A Donald Trump presidency will either be great for American consumers ― or it’ll be a disaster.
Just as the presidential election left the country bitterly divided, it’s almost impossible to find any middle ground among consumers, industry experts and insiders when it comes to the effects of a Trump presidency on customer service.
Related: How to fix any consumer dispute.
President Trump will either make U.S. businesses more competitive ― and more responsive to their customers ― by unshackling cumbersome regulations, or his administration will dismantle important consumer protections and further erode service.
Nor is there any consensus on what steps, if any, consumers can take now to get ahead of a Trump administration. But there’s plenty of informed speculation.
“Expect lots of uncertainty in the coming months,” says Aaron Jackson, a professor of economics at Bentley University.
Some consumers are upbeat about the incoming president, pointing to Trump’s record in the hospitality industry. John Baker, who owns a tour operator in Cincinnati, works directly with three of Trump’s resorts.
“I can tell you without a doubt if you were looking to have someone who is service-oriented in that position, you have it,” he says. “All three are high-touch, high service. All three are also we-do-what-we-say places.”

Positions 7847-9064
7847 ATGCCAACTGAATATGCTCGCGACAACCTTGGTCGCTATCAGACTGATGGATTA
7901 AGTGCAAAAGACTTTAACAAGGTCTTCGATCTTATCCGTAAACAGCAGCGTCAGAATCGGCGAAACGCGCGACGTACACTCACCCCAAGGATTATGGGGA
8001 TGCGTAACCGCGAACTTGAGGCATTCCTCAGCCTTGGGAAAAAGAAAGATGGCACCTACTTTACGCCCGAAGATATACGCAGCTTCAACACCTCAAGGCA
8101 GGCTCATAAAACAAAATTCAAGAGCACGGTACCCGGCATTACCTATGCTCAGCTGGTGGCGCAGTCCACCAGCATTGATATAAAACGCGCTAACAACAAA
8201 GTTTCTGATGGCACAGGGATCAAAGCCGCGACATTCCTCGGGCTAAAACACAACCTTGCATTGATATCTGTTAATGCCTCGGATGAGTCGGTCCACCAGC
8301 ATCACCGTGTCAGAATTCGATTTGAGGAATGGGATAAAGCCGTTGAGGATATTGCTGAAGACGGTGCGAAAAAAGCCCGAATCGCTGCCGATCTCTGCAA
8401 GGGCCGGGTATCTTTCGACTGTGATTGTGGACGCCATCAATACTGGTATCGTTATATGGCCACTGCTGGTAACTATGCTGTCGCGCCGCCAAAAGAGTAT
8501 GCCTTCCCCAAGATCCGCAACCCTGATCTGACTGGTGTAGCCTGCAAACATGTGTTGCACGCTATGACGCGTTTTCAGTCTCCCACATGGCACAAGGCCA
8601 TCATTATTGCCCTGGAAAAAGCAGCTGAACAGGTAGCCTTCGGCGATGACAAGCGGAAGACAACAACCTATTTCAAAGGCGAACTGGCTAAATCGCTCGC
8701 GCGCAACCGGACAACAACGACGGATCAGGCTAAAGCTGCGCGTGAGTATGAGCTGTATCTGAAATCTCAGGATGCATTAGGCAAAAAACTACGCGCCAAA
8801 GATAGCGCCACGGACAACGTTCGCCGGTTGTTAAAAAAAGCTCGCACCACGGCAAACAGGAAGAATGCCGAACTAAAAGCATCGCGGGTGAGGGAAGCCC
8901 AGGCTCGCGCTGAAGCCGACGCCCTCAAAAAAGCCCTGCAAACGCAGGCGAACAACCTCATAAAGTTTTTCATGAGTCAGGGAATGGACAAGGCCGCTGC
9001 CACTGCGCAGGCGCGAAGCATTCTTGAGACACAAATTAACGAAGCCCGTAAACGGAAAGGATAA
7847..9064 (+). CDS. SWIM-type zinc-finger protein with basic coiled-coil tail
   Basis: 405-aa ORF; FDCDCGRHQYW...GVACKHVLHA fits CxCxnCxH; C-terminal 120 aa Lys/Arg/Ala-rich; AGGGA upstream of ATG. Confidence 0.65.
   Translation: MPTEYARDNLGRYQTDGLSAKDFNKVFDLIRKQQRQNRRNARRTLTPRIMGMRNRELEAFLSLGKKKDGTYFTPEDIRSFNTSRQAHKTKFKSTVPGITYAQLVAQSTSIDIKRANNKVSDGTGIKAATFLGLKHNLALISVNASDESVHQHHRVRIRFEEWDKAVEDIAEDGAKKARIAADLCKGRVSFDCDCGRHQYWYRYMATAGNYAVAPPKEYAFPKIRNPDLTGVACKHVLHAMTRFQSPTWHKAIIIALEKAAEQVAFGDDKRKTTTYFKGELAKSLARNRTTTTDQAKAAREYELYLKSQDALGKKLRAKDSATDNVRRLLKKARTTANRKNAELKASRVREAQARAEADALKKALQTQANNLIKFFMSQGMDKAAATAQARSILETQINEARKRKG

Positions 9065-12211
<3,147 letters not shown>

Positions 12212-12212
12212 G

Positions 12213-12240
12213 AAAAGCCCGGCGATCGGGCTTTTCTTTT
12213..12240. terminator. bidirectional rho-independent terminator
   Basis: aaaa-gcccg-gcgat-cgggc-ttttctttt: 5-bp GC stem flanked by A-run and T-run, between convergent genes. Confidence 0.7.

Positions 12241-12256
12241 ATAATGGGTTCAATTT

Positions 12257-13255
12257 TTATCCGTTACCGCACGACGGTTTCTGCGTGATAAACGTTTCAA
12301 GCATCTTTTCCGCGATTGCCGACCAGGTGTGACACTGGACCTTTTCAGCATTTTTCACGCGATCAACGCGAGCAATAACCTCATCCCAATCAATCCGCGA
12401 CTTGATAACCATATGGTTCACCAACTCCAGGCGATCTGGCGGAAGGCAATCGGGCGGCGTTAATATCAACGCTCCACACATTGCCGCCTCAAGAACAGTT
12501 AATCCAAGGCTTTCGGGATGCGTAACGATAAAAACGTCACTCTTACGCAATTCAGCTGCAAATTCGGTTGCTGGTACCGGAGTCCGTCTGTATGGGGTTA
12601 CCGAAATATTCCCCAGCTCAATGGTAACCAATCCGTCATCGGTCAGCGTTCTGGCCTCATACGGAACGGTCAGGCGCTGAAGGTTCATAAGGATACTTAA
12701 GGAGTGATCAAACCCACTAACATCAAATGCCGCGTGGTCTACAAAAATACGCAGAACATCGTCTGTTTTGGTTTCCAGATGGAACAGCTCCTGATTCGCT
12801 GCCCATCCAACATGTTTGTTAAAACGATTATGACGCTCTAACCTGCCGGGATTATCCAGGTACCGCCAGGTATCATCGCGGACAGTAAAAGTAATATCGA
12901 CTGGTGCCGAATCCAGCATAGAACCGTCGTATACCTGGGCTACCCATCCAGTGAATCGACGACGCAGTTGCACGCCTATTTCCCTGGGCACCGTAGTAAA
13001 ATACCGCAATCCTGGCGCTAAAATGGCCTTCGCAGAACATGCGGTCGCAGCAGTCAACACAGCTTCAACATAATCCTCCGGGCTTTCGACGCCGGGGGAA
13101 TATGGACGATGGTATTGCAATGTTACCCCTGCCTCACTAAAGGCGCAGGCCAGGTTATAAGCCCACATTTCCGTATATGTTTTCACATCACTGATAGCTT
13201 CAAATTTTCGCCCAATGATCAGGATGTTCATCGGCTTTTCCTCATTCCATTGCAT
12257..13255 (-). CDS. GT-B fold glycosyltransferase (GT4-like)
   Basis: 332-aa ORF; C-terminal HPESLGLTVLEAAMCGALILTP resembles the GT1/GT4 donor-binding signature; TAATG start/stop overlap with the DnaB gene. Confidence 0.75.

Experts say the idea of lifting some regulations may also benefit consumers. One of Trump’s campaign promises included a moratorium on new agency regulations, as well as reviewing and eliminating regulations that hindered businesses.
“Should those regulations be lifted, the costs associated with compliance would hopefully flow through to the consumers,” says James Mohs, an assistant professor of accounting at the University of New Haven. “At least that seems to be the idea.”
One Washington, D.C., insider told me the incoming Republican-led Congress is ready to get to work creating new laws, some of which will undoubtedly benefit consumers. Contrary to the public image they’ve cultivated as anti-regulation and opposed to big government, I’m told they are eager to start legislating and that Trump’s victory will not make any difference.
The takeaway? Beyond perhaps booking a room in a Trump-branded hotel or owning a business that will benefit from fewer regulations, it’s still unclear.
When it comes to the negative effects of a Trump administration, people are a little more vocal.
“With Trump’s desire to remove the U.S. from several trade treaties it is highly likely that prices consumers pay for goods will increase due to additional import tariffs,” says Crystal Stranger, who owns a tax advisory firm and is the author of The Small Business Tax Guide (Clear Advantage, 2014). “This also may cause inflation to occur as the consumer price index is tied to the cost of consumer goods, and we could see the first substantial increase in the cost of debt during the last couple decades.”
In other words, expect higher prices for almost everything.
The Republican congress has been trying to eliminate financial protections enacted in 2010 after the financial meltdown. At the top of their list is the Consumer Financial Protection Bureau (CFPB).